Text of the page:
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GPB's political reporter Stephen Fowler talks with GPB's Rickey Bevington about the precautions Georgia businesses are supposed to take as they reopen amid the pandemic.

So what exactly is this "reviving a healthy Georgia" plan that Governor Kemp has authorized? Is this a wholesale reopening of businesses?

No. For all the talk about bowling alleys and tattoo parlors and such being open for business, the actual text of the order makes it even harder for many of these businesses to go back to normal.

Kemp's 26-page order goes into great detail about parameters that businesses must follow. Salons must be appointment only. People are supposed to sit in their cars and wait their turn and employees must wear personal protective gear. Gyms have to stop group classes, close basketball courts, saunas, pools, other group areas and space out cardio machines. Many of these businesses are still closed completely because they haven't yet figured out how to safely open or they think it's safer to stay closed.

On Monday, Stephen, restaurants were allowed to open their dining rooms with 39 restrictions that they have to follow. What does that look like?

Well, there's gonna be no salad bars or buffets. Even more help, precautions and hand-washing and signs and other things, plus a cap on how many people can be inside that restaurant at once.

But many places to eat, especially in the Atlanta area, have said a lot of those restrictions— it's too soon to implement and it's going to be costly to make those things, like limiting booths to six people and to take away self-serve condiment stations and to use paper menus to throw away where possible.

A notable exception is Norcross based Waffle House, which says its locations will continue to follow a bunch of extra precautions they put in place and allow people to sit down and eat their food if they choose to.

And just like hair salons and gyms, though, Rickey, not that many people have been visiting these establishments now. Restaurants have been innovating with things like curbside pickup, takeout delivery, and some have even pivoted to making these family-style meals where you can get an entree that's for four or for six to try to stay afloat. And the irony is the next [to] the last guideline in that 39 bulleted point list says that those types of services—the take out, the curbside— that should be a higher priority than in-person dining restaurants.

I have to give him credit. Many are getting extremely creative with how they can serve their customers while keeping everybody safe. So if I am a customer and I really want to go out to eat, I just gotta get out. What should I do? What should I be looking for to make sure that the restaurant that I choose to go to looks like they're really following this? Following the governor's guidelines and taking my health and the health and safety of workers seriously?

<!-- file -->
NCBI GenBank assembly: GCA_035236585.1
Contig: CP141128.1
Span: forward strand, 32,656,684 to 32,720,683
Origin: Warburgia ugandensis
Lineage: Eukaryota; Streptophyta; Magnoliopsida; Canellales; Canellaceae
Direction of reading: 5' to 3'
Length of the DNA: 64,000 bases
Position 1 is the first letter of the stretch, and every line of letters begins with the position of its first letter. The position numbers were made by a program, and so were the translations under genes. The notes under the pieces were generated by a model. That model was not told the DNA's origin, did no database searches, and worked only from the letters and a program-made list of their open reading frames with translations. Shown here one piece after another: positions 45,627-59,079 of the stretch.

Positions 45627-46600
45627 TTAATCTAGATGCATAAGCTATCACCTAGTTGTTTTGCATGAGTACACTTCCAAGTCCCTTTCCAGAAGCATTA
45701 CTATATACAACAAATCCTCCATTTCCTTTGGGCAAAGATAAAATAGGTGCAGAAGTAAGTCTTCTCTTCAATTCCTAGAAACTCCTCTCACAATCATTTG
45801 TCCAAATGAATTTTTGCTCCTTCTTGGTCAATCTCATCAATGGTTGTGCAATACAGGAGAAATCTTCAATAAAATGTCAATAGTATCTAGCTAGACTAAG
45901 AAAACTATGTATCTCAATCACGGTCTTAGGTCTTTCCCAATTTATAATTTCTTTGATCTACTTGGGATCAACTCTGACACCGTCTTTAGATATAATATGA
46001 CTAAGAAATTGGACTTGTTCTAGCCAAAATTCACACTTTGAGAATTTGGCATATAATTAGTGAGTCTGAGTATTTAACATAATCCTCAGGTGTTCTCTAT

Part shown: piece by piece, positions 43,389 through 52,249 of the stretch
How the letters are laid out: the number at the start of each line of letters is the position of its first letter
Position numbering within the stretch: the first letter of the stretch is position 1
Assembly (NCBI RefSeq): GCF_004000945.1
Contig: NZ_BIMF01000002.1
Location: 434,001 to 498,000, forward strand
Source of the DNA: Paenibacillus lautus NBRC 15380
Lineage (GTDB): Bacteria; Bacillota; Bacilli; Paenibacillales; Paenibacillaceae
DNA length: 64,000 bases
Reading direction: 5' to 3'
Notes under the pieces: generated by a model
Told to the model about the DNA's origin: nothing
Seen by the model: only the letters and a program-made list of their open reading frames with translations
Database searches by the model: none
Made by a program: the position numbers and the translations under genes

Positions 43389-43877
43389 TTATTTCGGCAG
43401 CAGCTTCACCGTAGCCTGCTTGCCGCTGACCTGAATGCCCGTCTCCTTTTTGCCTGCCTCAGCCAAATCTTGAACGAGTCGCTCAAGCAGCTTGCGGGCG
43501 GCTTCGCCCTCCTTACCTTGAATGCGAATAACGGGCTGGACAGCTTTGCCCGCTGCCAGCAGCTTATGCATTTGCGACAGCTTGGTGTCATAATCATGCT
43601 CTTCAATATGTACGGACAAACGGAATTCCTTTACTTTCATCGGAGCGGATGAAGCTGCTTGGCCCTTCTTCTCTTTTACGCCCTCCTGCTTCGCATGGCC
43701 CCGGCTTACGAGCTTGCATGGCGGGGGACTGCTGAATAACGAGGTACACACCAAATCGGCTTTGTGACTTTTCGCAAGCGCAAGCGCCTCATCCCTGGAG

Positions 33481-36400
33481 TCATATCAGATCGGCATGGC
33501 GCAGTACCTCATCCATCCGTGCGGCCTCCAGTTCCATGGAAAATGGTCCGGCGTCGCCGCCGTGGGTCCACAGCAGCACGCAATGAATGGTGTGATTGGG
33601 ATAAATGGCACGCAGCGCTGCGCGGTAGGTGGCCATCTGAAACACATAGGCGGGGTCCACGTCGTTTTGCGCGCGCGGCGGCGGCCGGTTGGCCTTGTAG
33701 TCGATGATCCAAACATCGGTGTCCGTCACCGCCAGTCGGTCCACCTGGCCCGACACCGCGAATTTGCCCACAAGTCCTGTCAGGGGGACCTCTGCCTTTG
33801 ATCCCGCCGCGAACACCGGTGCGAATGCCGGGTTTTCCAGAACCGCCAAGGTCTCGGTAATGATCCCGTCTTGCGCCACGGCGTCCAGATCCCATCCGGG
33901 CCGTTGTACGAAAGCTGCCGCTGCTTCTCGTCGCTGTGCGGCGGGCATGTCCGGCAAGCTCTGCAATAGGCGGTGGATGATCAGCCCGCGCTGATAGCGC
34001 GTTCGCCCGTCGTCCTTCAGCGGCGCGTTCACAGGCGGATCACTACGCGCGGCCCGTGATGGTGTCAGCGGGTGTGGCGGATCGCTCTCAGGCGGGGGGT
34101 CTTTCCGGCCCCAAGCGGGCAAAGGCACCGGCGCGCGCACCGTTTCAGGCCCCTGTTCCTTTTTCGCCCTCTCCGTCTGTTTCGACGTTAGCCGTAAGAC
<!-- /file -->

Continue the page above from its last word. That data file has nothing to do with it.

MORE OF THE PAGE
Well, Rickey, the Centers for Disease Control and Prevention guidelines suggest that if you do go out in public, you wear some sort of face covering when you go out to prevent asymptomatic spread or prevent yourself from getting sick. Wearing that to a restaurant is probably a good idea.

But, you know, there are a number of things you can keep a lookout for to make sure that restaurants [that are] reopening [are] following things, don't go in groups bigger than six because they won't be allowed to serve you. If it's really crowded areas [such as] bar seating or other things like that, it's probably best to avoid. Restaurants are supposed to have no more than 10 people per 500 square foot of space. So, just keep an eye out for how many [are] going. If everyone's going to the same restaurant you are, maybe it's best to do takeout.

So what does this all mean, Stephen? If businesses are allowed to reopen and nobody is really starting back up, was it too soon to make this decision?

Well, Rickey, if these salons and restaurants and places do follow the regulations that were put out and do put in precautions for their employees and their customers, there is a way to do business while minimizing the risk. And for a lot of small business owners, that's a precaution that they are willing to take to survive economically. But many business owners are also saying it's easier and safer to stay closed or to keep those alternative methods— the curbside pickup, the other delivery.

And on top of that, there are still very little demand. You know, people aren't rushing to flood bowling alleys and tattoo parlors and in-person dining. So there's a lot of a hullabaloo over this plan in the last week or so. But it turns out a lot of that has been hypothetical as both business owners and consumers have been very slowly easing into this idea of reopening.